Whether you want to admit it or not, people share passwords at work. According to one survey, 32% of employees share passwords with others. In our own research, we found that most of those passwords are shared verbally – 74%, in fact – while another 15% are written down. In other words, people often share passwords with others, and do so in a way that’s unsafe and inefficient. Every password-protected account is an entry point to your company’s private data. Businesses need to safeguard any shared entry points with strong security.
Why are employees sharing passwords?
Ultimately, sharing passwords helps people get their work done. Often, teams share one login for a website, so everyone needs to know the password. Or, someone may manage projects on behalf of a client or partner, so both parties need access to the accounts. Contractors, vendors, and other third parties often need access to complete their work. IT teams share admin accounts to manage critical company infrastructure and services.
In summary, there are a number of reasons why people need to share passwords every day. As an admin, it’s your responsibility to create guidelines about how and when employees can share passwords, and help employees follow those rules.
How a password manager helps with password sharing
With a password manager, every employee stores their work credentials in a secure vault. Through the password manager, users can also share credentials and notes with others.
Benefits of using a password manager for sharing passwords include:
1. Protect passwords with strong encryption. A password manager encrypts passwords with a unique, private key. That means that by default, passwords stored and shared in a password manager are protected from prying eyes, unlike spreadsheets. As a result, it’s much harder for someone to steal or abuse the passwords that employees need to share with others.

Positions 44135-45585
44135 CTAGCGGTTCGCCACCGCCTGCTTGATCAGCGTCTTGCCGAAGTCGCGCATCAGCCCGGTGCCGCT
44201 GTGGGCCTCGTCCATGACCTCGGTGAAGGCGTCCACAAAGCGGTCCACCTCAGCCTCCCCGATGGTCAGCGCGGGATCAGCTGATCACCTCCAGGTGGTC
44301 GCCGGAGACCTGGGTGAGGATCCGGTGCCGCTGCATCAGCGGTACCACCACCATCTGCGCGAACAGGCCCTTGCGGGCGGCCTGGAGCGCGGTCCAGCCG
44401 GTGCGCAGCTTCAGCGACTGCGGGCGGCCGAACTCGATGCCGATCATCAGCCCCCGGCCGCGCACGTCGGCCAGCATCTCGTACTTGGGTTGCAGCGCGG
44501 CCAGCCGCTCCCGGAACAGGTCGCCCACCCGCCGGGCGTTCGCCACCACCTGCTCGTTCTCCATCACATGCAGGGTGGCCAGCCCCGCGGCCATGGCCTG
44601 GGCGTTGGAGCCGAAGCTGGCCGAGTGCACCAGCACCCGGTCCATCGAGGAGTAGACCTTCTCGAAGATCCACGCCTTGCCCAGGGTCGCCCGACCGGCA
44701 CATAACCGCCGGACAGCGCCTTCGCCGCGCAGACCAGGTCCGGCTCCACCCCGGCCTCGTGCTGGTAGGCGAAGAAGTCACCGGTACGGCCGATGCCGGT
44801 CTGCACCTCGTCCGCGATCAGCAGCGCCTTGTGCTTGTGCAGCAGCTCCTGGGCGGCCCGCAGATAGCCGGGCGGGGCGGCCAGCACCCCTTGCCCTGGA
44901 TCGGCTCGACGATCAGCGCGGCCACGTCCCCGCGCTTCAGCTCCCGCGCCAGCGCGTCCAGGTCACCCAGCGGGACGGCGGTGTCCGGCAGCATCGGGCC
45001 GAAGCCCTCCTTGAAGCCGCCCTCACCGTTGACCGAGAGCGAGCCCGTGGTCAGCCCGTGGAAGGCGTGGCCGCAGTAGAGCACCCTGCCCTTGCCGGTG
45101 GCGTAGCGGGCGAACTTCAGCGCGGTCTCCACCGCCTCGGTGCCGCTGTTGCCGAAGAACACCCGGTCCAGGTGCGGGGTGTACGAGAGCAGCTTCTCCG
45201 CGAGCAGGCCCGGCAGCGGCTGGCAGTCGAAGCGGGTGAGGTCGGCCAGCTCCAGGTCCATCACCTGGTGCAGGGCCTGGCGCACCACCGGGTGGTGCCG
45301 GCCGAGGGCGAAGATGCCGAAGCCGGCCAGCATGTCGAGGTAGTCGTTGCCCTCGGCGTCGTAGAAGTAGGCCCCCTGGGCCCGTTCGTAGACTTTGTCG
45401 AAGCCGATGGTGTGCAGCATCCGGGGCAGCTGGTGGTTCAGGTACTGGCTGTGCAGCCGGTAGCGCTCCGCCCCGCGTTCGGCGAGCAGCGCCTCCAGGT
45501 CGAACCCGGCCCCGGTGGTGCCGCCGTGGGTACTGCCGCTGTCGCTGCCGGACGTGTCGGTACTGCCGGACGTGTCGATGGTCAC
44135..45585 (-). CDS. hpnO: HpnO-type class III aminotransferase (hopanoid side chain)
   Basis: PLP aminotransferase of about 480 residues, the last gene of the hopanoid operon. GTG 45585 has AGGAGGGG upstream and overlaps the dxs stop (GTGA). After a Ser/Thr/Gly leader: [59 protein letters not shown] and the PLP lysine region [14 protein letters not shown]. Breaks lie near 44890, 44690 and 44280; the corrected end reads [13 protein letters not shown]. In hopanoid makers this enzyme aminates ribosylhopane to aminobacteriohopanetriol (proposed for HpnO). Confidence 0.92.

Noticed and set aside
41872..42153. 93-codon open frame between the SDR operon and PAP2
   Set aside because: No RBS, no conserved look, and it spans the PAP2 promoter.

2. Put the right policies in place. Admins have more control over how and when passwords are shared when employees use a password manager. Password managers can enforce policies that make sure passwords aren’t shared outside the company or only with approved people. With security built in to the product itself, employees won’t struggle to follow the company’s password sharing guidelines.
3. Keep everyone up-to-date. A password manager makes sure everyone has the correct password. Changes to shared credentials sync automatically, so no one loses access after password updates. Manually shared passwords don’t offer the same convenience of keeping everyone up-to-date.
4. Gain visibility into password sharing behavior. Want to know who is sharing a password? Want to know the passwords they’re sharing and who else has access to them? When using a password manager like LastPass, you can see the passwords employees are sharing. That way, if someone leaves the company or there’s a concern about malicious activity, admins can take immediate action to update passwords and revoke access.
5. Have a backup plan. Do you have a password backup plan for an emergency, or when someone leaves the company? Backing up data and making sure it’s easy to access is critical for your business. A password manager ensures that no one person is the sole owner of important company passwords. Rather, admins can share credentials with each other so someone always has access should something happen.